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Nandita Vijay, Bengaluru November 24 , 2021
Pharma entrepreneurs are now earnestly looking at novel and lucrative avenues  to propel affordability of quality medicines for the masses. For ensuring safe and efficacious medicines are accessible,areas like pharmacovigilance and post-marketing surveillance are also coming to the fore for entrepreneurs to explore as business ventures.

There are about 10,000 diseases world over including orphan diseases. However, medicines are available only for 500 diseases which are prevalent mainly in developed countries. The reality is the accelerated pace of technology and new products are being developed and being marketed in a time bound manner, noted Dr Suresh R Saravdekar, vice chairman, Hospital Division, Indian Pharmaceutical Association and honorary consultant, Institute of Medical Sciences, Banaras Hindu University.

Yet there are many product gaps and delivery challenges that are seen to remain unmet. This is because the priorities in research are not need-based but market-based. Consequently, the scale of the development does not match the scale of people’s need for better access to medicine, particularly in low and middle income countries. Therefore, pharma entrepreneurs need to capitalize this opportunity. To improve the availability of quality medicines, there is need to look at the present pharmaceutical situation at the global and local level to consider and pursue promising avenues in drug discovery of essential medicines, said Dr Saravdekar.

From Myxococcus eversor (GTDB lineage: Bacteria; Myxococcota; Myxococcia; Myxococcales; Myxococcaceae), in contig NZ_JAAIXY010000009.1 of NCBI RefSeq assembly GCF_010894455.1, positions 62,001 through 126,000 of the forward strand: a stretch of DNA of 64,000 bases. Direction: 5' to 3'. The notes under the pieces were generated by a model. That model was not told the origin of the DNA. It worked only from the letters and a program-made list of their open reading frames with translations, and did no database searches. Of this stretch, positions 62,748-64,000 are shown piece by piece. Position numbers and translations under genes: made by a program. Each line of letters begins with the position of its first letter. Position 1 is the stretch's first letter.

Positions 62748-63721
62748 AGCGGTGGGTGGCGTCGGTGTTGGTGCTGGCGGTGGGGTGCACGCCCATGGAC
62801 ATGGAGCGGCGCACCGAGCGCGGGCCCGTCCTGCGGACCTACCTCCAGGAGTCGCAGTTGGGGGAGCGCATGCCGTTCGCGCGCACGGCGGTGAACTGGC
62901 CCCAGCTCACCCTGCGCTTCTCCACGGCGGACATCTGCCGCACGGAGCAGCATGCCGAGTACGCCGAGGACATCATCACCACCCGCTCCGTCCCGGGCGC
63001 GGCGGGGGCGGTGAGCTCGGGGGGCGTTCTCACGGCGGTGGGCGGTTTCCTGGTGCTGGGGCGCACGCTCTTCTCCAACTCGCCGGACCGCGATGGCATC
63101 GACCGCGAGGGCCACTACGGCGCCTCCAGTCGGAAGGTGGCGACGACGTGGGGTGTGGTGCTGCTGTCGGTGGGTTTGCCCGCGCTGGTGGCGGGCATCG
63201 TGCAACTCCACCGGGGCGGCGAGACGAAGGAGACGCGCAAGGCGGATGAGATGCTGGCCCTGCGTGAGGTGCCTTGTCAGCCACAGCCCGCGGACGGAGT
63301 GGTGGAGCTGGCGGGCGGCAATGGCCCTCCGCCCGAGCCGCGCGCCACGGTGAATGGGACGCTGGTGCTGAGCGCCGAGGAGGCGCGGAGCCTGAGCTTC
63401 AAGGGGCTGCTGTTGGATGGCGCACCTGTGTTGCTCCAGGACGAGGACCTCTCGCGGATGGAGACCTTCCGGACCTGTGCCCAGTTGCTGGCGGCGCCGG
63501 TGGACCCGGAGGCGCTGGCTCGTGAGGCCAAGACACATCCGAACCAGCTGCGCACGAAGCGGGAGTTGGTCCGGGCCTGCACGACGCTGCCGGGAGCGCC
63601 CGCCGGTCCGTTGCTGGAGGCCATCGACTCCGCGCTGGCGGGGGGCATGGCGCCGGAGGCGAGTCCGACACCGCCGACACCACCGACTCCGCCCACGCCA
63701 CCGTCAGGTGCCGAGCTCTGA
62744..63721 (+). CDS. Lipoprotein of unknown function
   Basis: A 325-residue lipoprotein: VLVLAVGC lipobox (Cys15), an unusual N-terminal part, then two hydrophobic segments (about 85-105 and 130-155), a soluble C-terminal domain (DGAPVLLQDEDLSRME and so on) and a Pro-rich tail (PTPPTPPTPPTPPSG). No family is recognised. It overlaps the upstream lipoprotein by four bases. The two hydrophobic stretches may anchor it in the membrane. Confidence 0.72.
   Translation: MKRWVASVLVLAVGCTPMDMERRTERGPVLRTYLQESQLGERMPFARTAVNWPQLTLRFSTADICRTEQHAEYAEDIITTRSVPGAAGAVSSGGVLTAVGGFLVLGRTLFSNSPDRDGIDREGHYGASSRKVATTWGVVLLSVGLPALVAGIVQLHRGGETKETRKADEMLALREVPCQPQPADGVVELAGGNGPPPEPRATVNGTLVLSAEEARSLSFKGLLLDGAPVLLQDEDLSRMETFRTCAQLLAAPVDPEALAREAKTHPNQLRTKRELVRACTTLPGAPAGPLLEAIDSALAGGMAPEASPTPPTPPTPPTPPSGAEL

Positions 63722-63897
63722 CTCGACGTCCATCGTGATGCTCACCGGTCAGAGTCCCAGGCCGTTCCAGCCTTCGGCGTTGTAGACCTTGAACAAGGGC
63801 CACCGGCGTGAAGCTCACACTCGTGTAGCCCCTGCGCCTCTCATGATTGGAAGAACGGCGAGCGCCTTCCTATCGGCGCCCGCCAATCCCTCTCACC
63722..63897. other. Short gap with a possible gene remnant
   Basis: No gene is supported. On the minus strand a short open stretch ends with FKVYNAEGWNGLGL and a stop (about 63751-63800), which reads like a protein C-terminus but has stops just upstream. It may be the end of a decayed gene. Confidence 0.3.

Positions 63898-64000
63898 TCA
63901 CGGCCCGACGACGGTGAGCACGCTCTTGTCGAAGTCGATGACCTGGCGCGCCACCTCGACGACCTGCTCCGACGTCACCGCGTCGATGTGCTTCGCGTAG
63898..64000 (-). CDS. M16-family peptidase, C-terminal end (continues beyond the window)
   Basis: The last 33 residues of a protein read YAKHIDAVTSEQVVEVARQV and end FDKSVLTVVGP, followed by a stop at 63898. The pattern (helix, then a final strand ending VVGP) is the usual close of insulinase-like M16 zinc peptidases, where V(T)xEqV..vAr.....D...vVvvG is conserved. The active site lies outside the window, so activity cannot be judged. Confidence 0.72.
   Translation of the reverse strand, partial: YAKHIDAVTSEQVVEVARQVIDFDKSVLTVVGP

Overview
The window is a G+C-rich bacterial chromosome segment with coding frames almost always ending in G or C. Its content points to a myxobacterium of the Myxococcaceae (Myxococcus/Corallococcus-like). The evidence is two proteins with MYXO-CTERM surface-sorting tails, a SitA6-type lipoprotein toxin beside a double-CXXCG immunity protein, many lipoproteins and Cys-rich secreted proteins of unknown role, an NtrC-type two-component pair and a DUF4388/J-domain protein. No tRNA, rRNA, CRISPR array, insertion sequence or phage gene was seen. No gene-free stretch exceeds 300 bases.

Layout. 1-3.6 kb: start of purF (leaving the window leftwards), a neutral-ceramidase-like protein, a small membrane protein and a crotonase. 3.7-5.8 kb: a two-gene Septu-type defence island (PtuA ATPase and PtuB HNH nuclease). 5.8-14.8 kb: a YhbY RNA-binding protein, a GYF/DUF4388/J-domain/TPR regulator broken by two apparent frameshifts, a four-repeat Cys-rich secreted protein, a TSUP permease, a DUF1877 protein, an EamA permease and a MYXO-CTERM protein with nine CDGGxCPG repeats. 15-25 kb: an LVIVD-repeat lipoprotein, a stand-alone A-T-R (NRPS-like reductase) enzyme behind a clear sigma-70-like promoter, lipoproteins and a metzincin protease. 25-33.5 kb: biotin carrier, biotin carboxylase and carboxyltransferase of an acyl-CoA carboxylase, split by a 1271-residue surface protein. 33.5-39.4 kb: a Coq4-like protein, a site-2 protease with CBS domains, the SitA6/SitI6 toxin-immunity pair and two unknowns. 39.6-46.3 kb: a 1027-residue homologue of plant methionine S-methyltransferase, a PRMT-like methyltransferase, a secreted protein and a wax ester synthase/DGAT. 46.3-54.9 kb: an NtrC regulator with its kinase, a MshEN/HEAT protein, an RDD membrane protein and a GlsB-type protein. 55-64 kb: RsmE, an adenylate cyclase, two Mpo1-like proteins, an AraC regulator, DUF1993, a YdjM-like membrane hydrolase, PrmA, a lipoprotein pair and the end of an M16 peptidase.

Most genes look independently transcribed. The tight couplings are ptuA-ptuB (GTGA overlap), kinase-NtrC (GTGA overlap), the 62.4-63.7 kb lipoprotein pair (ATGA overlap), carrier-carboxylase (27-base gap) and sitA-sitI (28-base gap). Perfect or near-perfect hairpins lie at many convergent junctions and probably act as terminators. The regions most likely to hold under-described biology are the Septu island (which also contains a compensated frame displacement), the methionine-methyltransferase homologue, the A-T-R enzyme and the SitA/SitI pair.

Addressing on the topic of ‘How to Improve on Availability, Accessibility and Affordability of Medicines in Healthcare : An Entrepreneurial Opportunity for New Pharma Entrants’ organized jointly by the MM College of Pharmacy, Mullana under the aegis of Maharishi Markandeshwar Deemed to be University, and IPA, Hospital Division, Dr Saravdekar said there are many avenues for new entrepreneurs to explore.

Currently pharmaceutical research is restricted only in few developed countries like US, EU, Japan, UK, Switzerland etc. This makes it obvious that such research for new medicines is targeted at diseases prevalent only in these five to seven technologically developed rich countries. In the last 5 decades there has been hardly any new medicine to target diseases prevalent in developing and least developing countries which include tuberculosis, malaria, dengue, Chikungunya, Japanese encephalitis, leptospirosis, leprosy and Amebiasis. Moreover there are no effective drugs available for Kala Azar which manifests in Bihar and Madhya Pradesh, he pointed out. 

In India there are around 350 orphan diseases for which there are no new medicines. The reality is that the focus is on diseases prevalent to high income countries. This is where pharma entrepreneurs need to scout for opportunities. The reality is that all new medicines are ‘Me Too Drugs’ like for instance omeprazole, pantoprazole, lansoprozole, rabeprazole, esomaprozole, fluoxetin, paroxetine, reboxetine and duloxetin, to name a few. Hence the prospects for pharma entrepreneurship are promising to drive business ventures focusing on affordability of quality medicines, said Dr Saravdekar.

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